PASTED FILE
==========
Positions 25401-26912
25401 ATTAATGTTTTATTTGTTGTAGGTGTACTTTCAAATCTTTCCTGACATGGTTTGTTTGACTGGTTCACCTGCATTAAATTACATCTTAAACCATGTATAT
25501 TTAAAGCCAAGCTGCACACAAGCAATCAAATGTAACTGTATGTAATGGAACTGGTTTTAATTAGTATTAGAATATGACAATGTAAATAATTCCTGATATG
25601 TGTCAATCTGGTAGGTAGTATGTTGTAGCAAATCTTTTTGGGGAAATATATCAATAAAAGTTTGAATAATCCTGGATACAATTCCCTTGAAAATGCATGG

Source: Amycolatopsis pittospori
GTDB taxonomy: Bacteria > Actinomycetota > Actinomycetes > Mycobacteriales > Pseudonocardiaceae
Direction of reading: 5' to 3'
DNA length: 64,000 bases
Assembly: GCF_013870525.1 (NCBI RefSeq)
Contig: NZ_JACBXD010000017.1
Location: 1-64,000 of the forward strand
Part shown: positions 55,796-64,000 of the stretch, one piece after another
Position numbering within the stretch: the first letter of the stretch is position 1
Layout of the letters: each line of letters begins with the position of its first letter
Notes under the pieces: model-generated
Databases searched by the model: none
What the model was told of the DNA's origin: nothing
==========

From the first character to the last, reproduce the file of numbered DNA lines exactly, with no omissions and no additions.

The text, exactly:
Positions 25401-26912
25401 ATTAATGTTTTATTTGTTGTAGGTGTACTTTCAAATCTTTCCTGACATGGTTTGTTTGACTGGTTCACCTGCATTAAATTACATCTTAAACCATGTATAT
25501 TTAAAGCCAAGCTGCACACAAGCAATCAAATGTAACTGTATGTAATGGAACTGGTTTTAATTAGTATTAGAATATGACAATGTAAATAATTCCTGATATG
25601 TGTCAATCTGGTAGGTAGTATGTTGTAGCAAATCTTTTTGGGGAAATATATCAATAAAAGTTTGAATAATCCTGGATACAATTCCCTTGAAAATGCATGG

Source: Amycolatopsis pittospori
GTDB taxonomy: Bacteria > Actinomycetota > Actinomycetes > Mycobacteriales > Pseudonocardiaceae
Direction of reading: 5' to 3'
DNA length: 64,000 bases
Assembly: GCF_013870525.1 (NCBI RefSeq)
Contig: NZ_JACBXD010000017.1
Location: 1-64,000 of the forward strand
Part shown: positions 55,796-64,000 of the stretch, one piece after another
Position numbering within the stretch: the first letter of the stretch is position 1
Layout of the letters: each line of letters begins with the position of its first letter
Notes under the pieces: model-generated
Databases searched by the model: none
What the model was told of the DNA's origin: nothing